Rambus' tokenization chases fraudsters to real-time payment hot spots
After years of protecting card payments, Rambus Inc. has taken its tokenization services to the same place fraudsters are flocking, which is on the rails of Automated Clearing House and real-time payments transactions.
The Payment Account Tokenization software will help central banks and clearinghouses across the globe protect account-based transactions such as ACH and the real-time payments that flow over into direct credit or debit and P2P payments. Tokenization replaces sensitive information like card or account numbers with a random, non-sensitive series of characters or numbers.
Simple math tells security providers that fraudsters are going to have far more interest in ACH and faster payments that would cover payroll, invoices, monthly billing installments and high-ticket items like automobiles.
When EMV chip cards were launched in the U.S., the initial fear in the security and payment industries was that fraud would migrate to e-commerce. But the migration has actually moved further along into a far more lucrative playing field.
"There are far more interactions with account-to-account payments than in the card payment world, especially in terms of being significantly higher in value than all of the card payments put together," said David Worthington, vice president of strategic business development at Sunnyvale, Calif.-based Rambus.
The need for account protection is becoming critical, considering that more than 35 countries have real-time payments schemes in operation or under development, Worthington said.
Nacha and the Federal Reserve put Same-Day ACH in place in the U.S. in September of 2016, its first phase of moving the clearinghouse payments through faster than the traditional three to five days prior to the launch. About a year later, The Clearing House launched its Real Time Payments system to operate alongside banks' legacy rails.
The concern all along was that faster payments equates to faster fraud and undermines a common fraud mitigation procedure at 83% of U.S. banks — that of the manual review of a suspicious transaction when a payment took a few days to clear.
In that type of atmosphere, The UK Cards Association has reported that online banking fraud losses increased 270% in the six years following the introduction of the country's RTP.
Rather than view it as a new fraud migration, it's probably more accurate at this stage of the digital payment era to consider it a fraud expansion, said Julie Conroy, research director and fraud expert with Boston-based Aite Group.
"We often see that new forms of payments are heavily targeted by fraudsters who will poke and prod to find the soft underbelly," Conroy said. "With RTP, not only do you have new payments, but you have real-time and non-repudiable payments as well, which represents great opportunity from a fraudster’s perspective."
The payments industry is seeing increases in traditional forms of fraud like card-not-present, account takeover and new-account fraud as well, Conroy said. "I think we’re just seeing fraudsters maximize the opportunity available to them," she added.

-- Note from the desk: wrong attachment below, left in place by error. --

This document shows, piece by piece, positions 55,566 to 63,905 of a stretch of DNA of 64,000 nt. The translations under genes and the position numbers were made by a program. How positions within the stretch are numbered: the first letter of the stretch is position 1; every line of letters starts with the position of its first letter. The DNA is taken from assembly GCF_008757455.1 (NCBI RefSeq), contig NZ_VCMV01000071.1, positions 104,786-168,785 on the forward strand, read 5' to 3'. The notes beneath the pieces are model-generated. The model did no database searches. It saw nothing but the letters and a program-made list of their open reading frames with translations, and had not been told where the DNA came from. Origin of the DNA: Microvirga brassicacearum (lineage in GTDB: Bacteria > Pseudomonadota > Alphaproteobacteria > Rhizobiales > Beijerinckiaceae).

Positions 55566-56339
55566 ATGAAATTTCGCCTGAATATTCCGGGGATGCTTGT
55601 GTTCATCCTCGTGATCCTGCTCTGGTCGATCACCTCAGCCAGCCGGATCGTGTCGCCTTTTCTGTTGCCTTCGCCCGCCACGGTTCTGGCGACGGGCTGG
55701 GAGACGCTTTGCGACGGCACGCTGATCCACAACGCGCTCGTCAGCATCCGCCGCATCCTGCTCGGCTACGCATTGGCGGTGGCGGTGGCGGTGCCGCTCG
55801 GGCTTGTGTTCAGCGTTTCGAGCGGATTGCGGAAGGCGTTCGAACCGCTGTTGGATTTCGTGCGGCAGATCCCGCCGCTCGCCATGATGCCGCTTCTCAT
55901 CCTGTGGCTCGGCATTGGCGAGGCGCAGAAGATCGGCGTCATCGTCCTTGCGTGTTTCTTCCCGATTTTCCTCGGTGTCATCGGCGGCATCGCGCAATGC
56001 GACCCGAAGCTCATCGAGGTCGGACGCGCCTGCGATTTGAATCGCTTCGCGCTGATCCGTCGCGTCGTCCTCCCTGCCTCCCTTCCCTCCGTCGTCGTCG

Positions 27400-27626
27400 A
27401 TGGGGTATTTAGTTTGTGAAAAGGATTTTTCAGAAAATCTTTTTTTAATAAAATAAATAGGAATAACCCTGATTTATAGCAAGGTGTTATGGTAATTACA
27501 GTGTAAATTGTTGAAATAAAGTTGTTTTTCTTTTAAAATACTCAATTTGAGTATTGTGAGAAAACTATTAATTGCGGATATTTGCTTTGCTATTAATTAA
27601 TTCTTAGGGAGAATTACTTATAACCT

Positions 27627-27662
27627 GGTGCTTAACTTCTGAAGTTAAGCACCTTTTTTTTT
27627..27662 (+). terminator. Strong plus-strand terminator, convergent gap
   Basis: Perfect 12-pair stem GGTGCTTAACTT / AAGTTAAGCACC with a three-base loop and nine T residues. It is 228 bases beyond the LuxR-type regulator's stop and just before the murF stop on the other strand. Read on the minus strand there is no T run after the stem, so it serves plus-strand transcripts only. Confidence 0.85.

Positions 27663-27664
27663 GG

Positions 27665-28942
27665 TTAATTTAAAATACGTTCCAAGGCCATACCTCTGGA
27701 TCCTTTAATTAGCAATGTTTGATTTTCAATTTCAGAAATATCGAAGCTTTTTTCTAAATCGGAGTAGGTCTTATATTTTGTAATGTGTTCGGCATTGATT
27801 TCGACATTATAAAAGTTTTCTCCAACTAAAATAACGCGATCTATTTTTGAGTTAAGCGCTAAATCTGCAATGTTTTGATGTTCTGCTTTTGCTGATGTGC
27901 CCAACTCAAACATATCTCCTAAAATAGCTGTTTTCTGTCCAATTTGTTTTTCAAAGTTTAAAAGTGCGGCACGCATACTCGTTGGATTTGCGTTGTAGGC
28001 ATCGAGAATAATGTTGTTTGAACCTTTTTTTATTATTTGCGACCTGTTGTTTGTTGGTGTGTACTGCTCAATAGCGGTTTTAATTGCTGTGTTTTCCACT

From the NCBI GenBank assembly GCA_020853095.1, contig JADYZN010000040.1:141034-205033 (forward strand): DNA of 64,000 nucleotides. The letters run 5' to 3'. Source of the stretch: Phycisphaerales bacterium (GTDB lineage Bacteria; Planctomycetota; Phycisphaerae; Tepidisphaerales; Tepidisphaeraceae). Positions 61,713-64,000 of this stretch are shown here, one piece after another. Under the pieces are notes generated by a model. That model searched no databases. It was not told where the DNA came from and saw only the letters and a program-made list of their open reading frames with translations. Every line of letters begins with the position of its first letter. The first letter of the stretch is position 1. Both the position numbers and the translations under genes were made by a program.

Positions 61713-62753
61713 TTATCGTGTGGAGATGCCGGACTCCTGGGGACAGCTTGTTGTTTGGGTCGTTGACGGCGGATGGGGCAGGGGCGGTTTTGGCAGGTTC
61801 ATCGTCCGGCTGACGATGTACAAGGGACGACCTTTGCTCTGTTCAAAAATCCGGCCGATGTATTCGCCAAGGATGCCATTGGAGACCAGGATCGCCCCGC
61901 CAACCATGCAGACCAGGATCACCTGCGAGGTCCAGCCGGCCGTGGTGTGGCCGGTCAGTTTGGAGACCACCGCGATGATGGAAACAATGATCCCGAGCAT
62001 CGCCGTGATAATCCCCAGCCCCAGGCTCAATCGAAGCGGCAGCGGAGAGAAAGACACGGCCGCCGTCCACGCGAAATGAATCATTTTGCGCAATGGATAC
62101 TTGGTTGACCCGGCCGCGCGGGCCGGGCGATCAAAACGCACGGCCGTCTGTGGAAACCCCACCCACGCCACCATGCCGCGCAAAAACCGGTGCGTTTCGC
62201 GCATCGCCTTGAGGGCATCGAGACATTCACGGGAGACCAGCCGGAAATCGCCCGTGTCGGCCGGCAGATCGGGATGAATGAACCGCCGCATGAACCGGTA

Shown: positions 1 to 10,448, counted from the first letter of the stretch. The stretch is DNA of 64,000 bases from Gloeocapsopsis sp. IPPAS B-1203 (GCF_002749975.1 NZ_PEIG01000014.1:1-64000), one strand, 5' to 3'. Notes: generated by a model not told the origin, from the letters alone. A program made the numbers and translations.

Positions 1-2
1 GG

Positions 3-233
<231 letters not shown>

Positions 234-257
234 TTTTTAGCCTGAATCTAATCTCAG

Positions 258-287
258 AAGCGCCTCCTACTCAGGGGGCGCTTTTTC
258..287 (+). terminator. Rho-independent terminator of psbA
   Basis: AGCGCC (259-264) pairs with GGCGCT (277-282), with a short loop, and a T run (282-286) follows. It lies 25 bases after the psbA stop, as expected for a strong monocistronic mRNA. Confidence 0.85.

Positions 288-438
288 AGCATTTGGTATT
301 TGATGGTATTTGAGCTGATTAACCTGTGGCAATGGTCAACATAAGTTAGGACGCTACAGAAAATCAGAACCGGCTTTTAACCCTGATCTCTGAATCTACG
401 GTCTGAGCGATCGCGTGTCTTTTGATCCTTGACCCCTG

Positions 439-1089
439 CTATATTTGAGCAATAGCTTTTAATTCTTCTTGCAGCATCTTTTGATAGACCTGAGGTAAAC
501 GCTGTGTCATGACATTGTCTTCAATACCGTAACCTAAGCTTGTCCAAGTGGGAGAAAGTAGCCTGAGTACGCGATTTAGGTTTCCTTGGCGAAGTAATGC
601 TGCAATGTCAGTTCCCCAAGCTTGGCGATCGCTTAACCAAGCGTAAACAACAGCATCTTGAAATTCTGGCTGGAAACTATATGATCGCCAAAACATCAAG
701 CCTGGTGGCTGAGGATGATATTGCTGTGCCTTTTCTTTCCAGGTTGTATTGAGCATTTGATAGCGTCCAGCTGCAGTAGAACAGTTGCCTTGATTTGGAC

Rambus customers who are token service providers in the card payments space can confirm that. Some were also involved in account-to-account payments such as government pensions, taxes or personal transactions — and were seeing more fraud occur in those areas.
"With all of the account numbers and personal information and credit scores available to fraudsters, it was making it possible for very easy fraud," Worthington said. "A person with a fake ID and fake credit score could go buy an expensive truck, and the first time the bank would know was when the real person got their first installment payment bill from Ford finance."
To combat that, Rambus has taken its core technology from tokenizing card payments and using it in different infrastructure, creating tokens for 27-digit BANs and managing its life cycle to operate as protection for monthly bill payments and other special uses.
It would also provide cryptogram protection for any account-to-account transaction calling for digital signatures, as well as providing different tokens for different purposes. A Payment Card Industry-compliant token vault in the system operates as the secured database to establish and maintain payment tokens and is the only area in which the token can be mapped back to original card or account details.
"In card payments, the card number is being tokenized as a one-way function in pushing transactions to a merchant," Worthington said. "With Payment Account Tokenization, we can tokenize both ends of the account to protect both sides."
In that way, different billers get different tokens, providing protection from being hacked through a business email compromise in which a fraudster with a stolen email account masquerading as a CEO can't call for a payment to be sent out without the system flagging a problem with the token, Worthington added.
Rambus will target central banks and clearinghouses as clients for the Payment Account Tokenization software, or a regulated bank association that handles transactions on behalf of banks. Ultimately, these top-level transaction settlement institutions are the ones in need of an upgraded tokenization service, one that has application programming interfaces to add a token gateway for mobile and other services as well.
"I don't see any central bank turning around and saying that a tech provider can go ahead and run its transactions through the cloud," Worthington said. "They won't say, 'It has the payment volume from my entire country running through it, but I'm not going to worry about that.' "